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Homework Help: Electrical Circuit Question - Maximum Power Dispated in Resistor

  1. Feb 21, 2013 #1
    1. The problem statement, all variables and given/known data

    http://img855.imageshack.us/img855/6951/captureaww.png [Broken]

    2. Relevant equations

    3. The attempt at a solution

    Is one allowed to find [itex]R_{Th}[/itex] by simply short circuiting all voltage source and opening all current sources and finding the equivalent resistance while keeping [itex]R_{L}[/itex] in place and treating it's ends as stationary nodes? I know you can do this with independent sources but I'm not really sure about dependent sources. My professor said that he wasn't really sure.

    When I use this method to find [itex]R_{Th}[/itex] I get two ohms.

    However I don't know if this is accurate as it's not what I get when I use other methods to find [itex]R_{Th}[/itex].

    So is this a valid solution to this problem? If it is and [itex]R_{Th}[/itex] is really two than I'm greatly concerned because I have tried solving this problem two other ways and don't get this for my answer. The two other methods I used to solve the problem give me the same answer as well. If it is than I'll post my other solutions if it is necessary.

    Thanks for any help.

    Attached Files:

    Last edited by a moderator: May 6, 2017
  2. jcsd
  3. Feb 22, 2013 #2


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    No, you have to divide the open-circuit voltage by the short-circuit current when there's a dependent source.
  4. Feb 22, 2013 #3
    I get half a ohm for R th when I don't use this method, does this sound correct?
    Last edited: Feb 22, 2013
  5. Feb 22, 2013 #4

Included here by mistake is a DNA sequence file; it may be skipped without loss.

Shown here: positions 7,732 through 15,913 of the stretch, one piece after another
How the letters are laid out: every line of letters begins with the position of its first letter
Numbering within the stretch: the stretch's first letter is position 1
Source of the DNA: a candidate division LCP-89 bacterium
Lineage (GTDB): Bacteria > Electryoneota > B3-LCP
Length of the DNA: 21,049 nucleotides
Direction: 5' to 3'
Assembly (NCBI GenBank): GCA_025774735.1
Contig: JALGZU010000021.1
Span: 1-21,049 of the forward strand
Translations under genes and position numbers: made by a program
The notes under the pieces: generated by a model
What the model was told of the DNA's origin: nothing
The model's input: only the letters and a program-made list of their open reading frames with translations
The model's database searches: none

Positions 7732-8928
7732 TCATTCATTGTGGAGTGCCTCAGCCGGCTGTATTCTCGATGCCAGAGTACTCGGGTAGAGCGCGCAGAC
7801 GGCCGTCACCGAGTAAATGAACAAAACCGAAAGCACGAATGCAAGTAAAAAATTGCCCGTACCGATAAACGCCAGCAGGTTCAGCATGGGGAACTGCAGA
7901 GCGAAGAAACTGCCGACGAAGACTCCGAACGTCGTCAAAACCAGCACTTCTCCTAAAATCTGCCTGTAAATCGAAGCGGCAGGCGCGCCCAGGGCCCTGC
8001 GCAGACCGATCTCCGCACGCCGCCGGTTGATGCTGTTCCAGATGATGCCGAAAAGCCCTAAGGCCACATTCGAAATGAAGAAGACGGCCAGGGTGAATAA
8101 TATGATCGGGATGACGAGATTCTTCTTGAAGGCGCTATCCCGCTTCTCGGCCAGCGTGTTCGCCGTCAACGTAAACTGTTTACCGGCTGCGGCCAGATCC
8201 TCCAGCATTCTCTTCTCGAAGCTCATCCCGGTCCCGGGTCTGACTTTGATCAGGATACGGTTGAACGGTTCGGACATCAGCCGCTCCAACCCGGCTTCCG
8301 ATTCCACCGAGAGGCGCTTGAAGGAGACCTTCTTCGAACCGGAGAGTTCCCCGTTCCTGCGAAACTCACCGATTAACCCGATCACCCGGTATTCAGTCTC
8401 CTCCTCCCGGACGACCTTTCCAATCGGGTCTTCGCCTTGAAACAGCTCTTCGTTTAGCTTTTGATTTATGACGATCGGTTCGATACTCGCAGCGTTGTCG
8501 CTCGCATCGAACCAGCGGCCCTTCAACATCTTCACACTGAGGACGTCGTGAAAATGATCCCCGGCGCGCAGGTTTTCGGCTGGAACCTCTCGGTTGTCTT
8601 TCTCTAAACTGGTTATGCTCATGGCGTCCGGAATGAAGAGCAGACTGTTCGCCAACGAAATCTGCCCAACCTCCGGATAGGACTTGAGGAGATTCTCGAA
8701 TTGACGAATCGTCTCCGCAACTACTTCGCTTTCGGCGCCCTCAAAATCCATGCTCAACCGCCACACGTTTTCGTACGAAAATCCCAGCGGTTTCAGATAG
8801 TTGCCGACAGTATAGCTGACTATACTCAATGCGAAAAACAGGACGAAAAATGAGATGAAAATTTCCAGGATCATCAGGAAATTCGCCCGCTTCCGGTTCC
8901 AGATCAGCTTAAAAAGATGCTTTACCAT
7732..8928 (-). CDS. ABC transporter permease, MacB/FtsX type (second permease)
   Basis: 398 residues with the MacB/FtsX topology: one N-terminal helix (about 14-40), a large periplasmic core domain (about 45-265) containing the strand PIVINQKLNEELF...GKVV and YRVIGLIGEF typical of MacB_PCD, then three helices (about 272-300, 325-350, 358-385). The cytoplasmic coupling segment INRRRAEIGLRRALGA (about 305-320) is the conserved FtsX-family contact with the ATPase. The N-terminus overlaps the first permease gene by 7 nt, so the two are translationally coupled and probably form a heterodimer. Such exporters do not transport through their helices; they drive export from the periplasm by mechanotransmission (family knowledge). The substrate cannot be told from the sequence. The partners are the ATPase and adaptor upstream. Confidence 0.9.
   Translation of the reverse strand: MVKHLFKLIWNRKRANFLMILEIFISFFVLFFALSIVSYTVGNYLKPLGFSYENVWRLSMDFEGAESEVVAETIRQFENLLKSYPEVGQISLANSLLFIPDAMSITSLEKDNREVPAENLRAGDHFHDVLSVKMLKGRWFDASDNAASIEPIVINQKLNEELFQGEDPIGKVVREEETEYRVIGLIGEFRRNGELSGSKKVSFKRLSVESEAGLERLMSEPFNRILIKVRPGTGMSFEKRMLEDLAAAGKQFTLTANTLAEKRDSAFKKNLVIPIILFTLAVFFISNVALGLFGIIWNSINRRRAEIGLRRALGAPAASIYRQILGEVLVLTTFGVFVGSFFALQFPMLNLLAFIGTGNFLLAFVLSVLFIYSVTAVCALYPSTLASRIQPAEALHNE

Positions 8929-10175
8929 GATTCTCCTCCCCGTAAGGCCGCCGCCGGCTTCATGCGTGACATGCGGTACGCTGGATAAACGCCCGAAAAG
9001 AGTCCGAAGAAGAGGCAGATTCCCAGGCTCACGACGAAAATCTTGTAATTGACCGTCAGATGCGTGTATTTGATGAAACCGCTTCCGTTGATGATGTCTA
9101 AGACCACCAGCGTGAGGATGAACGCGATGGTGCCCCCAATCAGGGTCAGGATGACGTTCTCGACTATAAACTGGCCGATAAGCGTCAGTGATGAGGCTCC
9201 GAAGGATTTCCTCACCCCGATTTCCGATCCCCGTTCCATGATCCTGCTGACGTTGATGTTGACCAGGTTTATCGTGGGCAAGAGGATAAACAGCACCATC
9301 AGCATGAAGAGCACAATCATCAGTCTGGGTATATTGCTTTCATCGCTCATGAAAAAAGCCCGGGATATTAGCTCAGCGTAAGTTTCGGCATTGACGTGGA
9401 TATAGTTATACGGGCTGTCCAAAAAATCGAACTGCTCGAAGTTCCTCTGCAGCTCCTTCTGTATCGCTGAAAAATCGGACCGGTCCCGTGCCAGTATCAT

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    I got the same for the resistance with the highest power, which have to be the same as the Th resistance. What method did you use?

  6. Feb 22, 2013 #5
    You mean you got .5 ohm?

    First Method
    I found open circuit voltage of .25 V
    short circuit current of 2 A
    R th .5 ohm
    Max power in Rl to be 1/32 W

    Second Method
    Considered Rl to be a variable. Found voltage across Rl as a function of Rl. Used power equation as a function of Rl, V/Rl. Took derivative set equal to zero and got
    RL = .5
    I plugged back into my equation for power in terms of Rl and got
    1/32 W

    I have spent several hours on this problem because I was under the assumption I could just short voltage sources and open the dependent current source and solve for Rth
    I got 2 ohm when I did this
    I then solved for the voltage across this resistor (I forget what I got I erased this)
    and then plugged into the power equation
    I was getting a different answer from the other two methods so I questioned if I could actually do this method or not.

    Does the answers I got for the first two sound right?

    Thanks for all your help!
  7. Feb 22, 2013 #6


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    Yes, RL=0.5 ohm. The second method is correct for sure.
    I do not see yet how you got the open circuit voltage and short circuit current.
  8. Feb 22, 2013 #7


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    I think you meant you got 1/2 A for the short-circuit current, not 2 A. I got the same results you did then.
  9. Feb 22, 2013 #8
    Oh ya thanks a lot for all the help guys. The short circuit current should be .5 A and for the open circuit voltage I still get .25

    .25/.5 = .5 ohms

    I'm really glad I struggled through this and learned that I can't open circuit dependent current sources or short dependent voltage sources.

    Thanks again guys.
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